10 Failed Attempts To Recreate Classic Wrestling Stables

In professional wrestling, when something turns out to be a smash hit, there’s no shortage of promotions trying to recreate the magic. This isn’t just limited to gadgets, match types, and scenarios, either – it applies to entire stables as well. Since the Four Horsemen banded together in 1985, many unforgettable factions have followed, including the New World Order, Main Event Mafia, The Shield, and Bullet Club, among countless others.

RELATED: 10 Most Impactful Stables In Pro Wrestling

It only makes sense to make the lighting strike twice by reviving a defunct faction or trying to replicate the formula. It doesn’t always work out, so let’s take a look at 10 of these failed stables who tried to recreate a classic in promotions like Impact Wrestling, WCW and WWE.

ten Main Event Mafia

Formed in 2008, the Main Event Mafia was a group of veterans looking to dominate Impact Wrestling and win the respect of young talent. The original MEM disbanded in 2009, but Kurt Angle and Sting decided to revive the group in 2013 to oppose the invading Aces & Eights faction.

Despite a solid lineup featuring Samoa Joe, Magnus, and Rampage Jackson for a hot second, this new MEM babyface felt like a misguided rehearsal, given the original MEM’s goals. In the end, it wasn’t even the Main Event Mafia who brought down Aces & Eights, but rather former Aces member Mr. Anderson.

9 University club

The Varsity Club originally existed in WCW from 1988 to 1989 – before the society was officially named WCW. Made up mostly of wrestlers who were athletes in college, the group boasted an impressive array of talent, including Rick Steiner, Mike Rotunda, Kevn Sullivan and “Dr. Death” Steve Williams, captured a few tag titles and kicked off a memorable feud with The Road Warriors. The Varsity Club was randomly revived in late 1999, featuring Sullivan, Steiner, and Rotunda, with Leia Meow (formerly ECW’s Kimona Wanalaya) as the cheerleader. This revival was brief, however, with their last televised match in WCW taking place in mid-January 2000.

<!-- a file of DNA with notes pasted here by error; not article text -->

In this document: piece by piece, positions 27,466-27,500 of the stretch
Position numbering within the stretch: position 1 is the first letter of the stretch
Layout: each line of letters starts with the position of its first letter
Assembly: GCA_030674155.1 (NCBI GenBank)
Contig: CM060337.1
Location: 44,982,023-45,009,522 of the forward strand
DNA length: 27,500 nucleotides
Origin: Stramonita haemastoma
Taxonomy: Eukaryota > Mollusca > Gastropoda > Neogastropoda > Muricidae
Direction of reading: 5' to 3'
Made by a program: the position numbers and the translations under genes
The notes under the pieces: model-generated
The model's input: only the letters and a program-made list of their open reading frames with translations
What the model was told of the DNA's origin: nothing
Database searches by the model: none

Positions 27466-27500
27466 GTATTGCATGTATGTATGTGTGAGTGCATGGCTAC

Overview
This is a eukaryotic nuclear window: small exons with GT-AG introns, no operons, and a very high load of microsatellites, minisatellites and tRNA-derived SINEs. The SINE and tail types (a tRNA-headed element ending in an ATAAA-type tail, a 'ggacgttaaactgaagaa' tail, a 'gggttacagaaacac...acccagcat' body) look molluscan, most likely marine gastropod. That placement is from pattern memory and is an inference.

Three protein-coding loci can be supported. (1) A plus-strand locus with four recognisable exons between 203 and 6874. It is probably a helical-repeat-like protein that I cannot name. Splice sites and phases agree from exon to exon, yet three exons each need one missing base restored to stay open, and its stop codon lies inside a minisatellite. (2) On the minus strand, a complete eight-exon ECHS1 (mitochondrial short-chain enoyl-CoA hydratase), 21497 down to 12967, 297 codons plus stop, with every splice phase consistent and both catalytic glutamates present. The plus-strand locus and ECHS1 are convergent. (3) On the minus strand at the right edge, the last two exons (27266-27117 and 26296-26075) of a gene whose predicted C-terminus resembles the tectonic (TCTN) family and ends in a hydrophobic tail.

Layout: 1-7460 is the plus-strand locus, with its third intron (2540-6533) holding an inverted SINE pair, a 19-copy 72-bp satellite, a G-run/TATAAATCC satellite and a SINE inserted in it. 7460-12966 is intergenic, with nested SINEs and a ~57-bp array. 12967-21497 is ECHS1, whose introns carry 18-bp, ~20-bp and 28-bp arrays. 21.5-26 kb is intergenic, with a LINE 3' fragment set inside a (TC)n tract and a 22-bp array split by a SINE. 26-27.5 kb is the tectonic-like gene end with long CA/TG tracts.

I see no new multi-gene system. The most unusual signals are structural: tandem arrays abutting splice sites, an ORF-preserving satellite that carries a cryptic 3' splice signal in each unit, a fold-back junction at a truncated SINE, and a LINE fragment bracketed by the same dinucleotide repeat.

8 n Wo 2000

Since the New World Order dominated WCW television from 1996 to 1999, countless promotions have attempted to recreate the iconic heel faction in one way or another. Considering this, it’s hilarious that the nWo revival plans began in WCW four months after the group’s initial disbandment.

RELATED: WCW: Every nWo Release, Ranked

Called nWo 2000, this new version formed in December 1999, with Bret Hart turning heel on Goldberg in a title match and lining up with Kevin Nash, Scott Hall, Jeff Jarrett and later Scott Steiner. While nWo 2000 felt more focused than previous bloated editions, it still felt like a rehash, and injuries to Bret Hart and Kevin Nash stalled much of the band’s momentum.

seven Fabulous Freebirds (1989)

Originally made up of Michael Hayes, Terry Gordy and Buddy Roberts, the Fabulous Freebirds are considered an all-time great in professional wrestling, having set up a classic feud with the Von Erichs in the World Class Championship. Wrestling and won countless tag team titles. everywhere. After splitting up in 1988, the Freebirds reformed the following year in WCW, with Hayes and Gordy being joined by Jimmy Garvin, Brad Armstrong (as “Badstreet”) and others. This release lasted three years, but fell short of its previous iteration.

6 D-Generation X (2008)